I was discussing how to apply a function across groups on Slack and figured to repost on discourse

Let’s say you want to perform some operation across a vector where the elements of the vector each map to a group. It would be really nice if the functions were able to be applied on each group index, which may happen when stan-math upgrades to Eigen 3.4 as @andrjohns noted (see array of integers Eigen).

Let’s say we want to do a `dot_product`

by group. It would look something like this

```
functions {
vector dot_by(vector x, vector y, array[] int by_index, int J) {
int N = num_elements(x);
vector[J] x_dot_by = rep_vector(0., J);
for (n in 1:N)
x_dot_by[by_index[n]] += x[n] * y[n];
return x_dot_by;
}
}
...
vector[N] x;
vector[N] w;
array[N] int<lower=1, upper=N_groups> groups;
vector[N_groups] = dot_by(x, w, groups, N_groups);
```

This is not optimal because it does **not** use `dot_product`

. Once Eigen 3.4 is available this could be written as (I’m not sure this is the exact syntax, @andrjohns may have a better idea, but this is the general idea);

```
// **WARNING:** below is not valid until Eigen 3.4
vector dot_by(vector x, vector y, array[] int by_index, int J) {
vector[J] result;
for(j in 1:J)
result[j] = dot_product(x[by_index], y[by_index]);
return result;
}
```

We could write the `dot_by`

to work with `dot_product`

in Stan right now ordering the vector by group and using `segment`

. However, this is a bit onerous when one has many groups to do this op over, as each would need to be ordered. Either passing the ordered vectors in as data or doing it in transformed data.

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The general idea would be to have a c++ backend which would take an unsorted array of group indices (e.g., given N individuals and 3 groups, this array would contain N integers in the range 1 - 3). And return a ragged array, containing arrays of the indices for each group.

In c++ pseudo-code, this would look like:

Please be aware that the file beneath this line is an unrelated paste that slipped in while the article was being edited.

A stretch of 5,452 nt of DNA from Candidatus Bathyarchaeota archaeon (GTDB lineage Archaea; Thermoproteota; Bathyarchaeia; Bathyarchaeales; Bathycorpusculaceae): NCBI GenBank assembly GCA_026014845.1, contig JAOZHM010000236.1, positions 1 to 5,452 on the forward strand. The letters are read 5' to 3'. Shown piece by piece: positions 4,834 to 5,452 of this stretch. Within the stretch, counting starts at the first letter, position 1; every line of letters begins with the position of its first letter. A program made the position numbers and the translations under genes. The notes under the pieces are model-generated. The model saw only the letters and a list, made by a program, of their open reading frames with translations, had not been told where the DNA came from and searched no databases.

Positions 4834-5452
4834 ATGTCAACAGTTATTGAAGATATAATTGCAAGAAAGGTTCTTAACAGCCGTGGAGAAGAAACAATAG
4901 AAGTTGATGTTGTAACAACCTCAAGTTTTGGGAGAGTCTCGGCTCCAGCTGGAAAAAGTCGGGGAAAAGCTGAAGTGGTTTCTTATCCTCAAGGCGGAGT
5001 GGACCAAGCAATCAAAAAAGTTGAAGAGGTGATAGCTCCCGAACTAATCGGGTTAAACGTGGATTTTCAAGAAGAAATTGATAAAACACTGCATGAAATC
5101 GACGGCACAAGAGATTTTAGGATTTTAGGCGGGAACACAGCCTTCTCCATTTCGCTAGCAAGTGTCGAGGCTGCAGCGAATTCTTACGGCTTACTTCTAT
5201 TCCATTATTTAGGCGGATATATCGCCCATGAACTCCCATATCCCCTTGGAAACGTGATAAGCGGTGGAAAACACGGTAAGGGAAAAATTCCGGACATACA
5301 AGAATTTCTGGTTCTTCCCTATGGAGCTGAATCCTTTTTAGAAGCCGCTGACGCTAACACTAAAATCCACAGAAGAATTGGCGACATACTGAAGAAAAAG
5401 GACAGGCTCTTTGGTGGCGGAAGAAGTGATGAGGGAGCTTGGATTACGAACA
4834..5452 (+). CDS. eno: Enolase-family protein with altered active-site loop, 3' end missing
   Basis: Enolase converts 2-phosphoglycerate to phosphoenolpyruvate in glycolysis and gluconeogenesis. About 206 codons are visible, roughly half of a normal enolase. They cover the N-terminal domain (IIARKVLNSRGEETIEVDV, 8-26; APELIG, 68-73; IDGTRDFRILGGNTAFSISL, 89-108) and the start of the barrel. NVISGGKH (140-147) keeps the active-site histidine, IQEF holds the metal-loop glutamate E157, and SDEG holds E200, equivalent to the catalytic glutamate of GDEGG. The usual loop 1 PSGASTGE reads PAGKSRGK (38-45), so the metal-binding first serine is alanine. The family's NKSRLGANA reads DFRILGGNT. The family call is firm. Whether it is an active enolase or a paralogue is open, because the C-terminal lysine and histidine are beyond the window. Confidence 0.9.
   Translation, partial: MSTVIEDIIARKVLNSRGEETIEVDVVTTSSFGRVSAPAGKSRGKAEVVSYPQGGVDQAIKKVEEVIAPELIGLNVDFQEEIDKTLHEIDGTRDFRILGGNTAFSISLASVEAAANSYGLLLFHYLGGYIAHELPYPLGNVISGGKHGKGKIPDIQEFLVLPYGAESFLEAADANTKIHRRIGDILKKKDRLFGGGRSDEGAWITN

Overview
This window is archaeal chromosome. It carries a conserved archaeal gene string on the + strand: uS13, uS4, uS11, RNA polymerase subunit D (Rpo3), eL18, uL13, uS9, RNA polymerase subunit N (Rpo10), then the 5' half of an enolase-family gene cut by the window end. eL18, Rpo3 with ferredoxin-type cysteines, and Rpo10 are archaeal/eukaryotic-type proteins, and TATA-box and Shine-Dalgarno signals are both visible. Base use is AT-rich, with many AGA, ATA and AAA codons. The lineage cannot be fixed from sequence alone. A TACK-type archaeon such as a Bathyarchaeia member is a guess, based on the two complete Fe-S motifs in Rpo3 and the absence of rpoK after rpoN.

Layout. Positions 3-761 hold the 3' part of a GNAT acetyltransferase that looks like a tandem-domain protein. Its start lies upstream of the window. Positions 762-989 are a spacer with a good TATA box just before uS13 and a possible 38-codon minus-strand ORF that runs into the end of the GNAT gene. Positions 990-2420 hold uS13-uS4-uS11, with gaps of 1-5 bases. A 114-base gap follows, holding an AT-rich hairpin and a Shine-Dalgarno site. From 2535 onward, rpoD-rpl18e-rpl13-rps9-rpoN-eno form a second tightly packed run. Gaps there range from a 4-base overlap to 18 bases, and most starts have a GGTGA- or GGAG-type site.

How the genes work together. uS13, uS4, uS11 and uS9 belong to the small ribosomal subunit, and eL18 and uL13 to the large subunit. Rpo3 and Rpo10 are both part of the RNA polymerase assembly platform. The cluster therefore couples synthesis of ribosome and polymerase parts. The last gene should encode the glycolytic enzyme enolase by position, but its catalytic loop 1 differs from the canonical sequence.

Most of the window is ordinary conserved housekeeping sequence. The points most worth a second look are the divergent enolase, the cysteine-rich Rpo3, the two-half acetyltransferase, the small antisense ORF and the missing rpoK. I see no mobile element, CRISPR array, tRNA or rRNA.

```
// Integer array containing group membership for 5 individuals
std::vector<int> by_index{1, 1, 3, 1, 2};
// Get number of groups as largest index
int J = *std::max_element(v.begin(), v.end());
// Array to contain arrays of group indices
std::vector<std::vector<int>> group_indices(J);
// Loop over input array of group membership (by_index)
// Assign current index (i) to the matching group index array
// (according to by_index[i])
for (int i = 0; i < N; i++) {
// Need to subtract 1, as c++ indexing starts at 0
group_indices[by_index[i] - 1].push_back(i - 1);
}
```

Once we have that ragged array of group membership (`group_indices`

), we can then loop over it to construct vectorised operations for each group, using the array indexing which will be available in Eigen 3.4.

For example:

```
// Input vectors of data, of length N
Eigen::VectorXd v1 = ...;
Eigen::VectorXd v2 = ...;
// Vector to hold result for each group
Eigen::VectorXd result(J);
for (int j = 0; j < J; j++) {
// Compute a grouped dot-product
result[j] = v1(group_indices[j]) * v2(group_indices[j]).transpose();
}
```

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Of course, the idea would be that it would be much more generalised by the time it made it to the Stan language, such that any function and number of arguments can be used.

Using the `dot_by`

example above, one way would be something like:

```
vector[N_groups] = map_by(dot_product, groups, x, w);
```

Where the `map_by`

function takes the operation (or user-defined function), the array of group indices, and input vector(s) to be indexed. There’s some additional complexity there to be figured out, like working with matrices and including scalars in the function, but overall could be a handy addition

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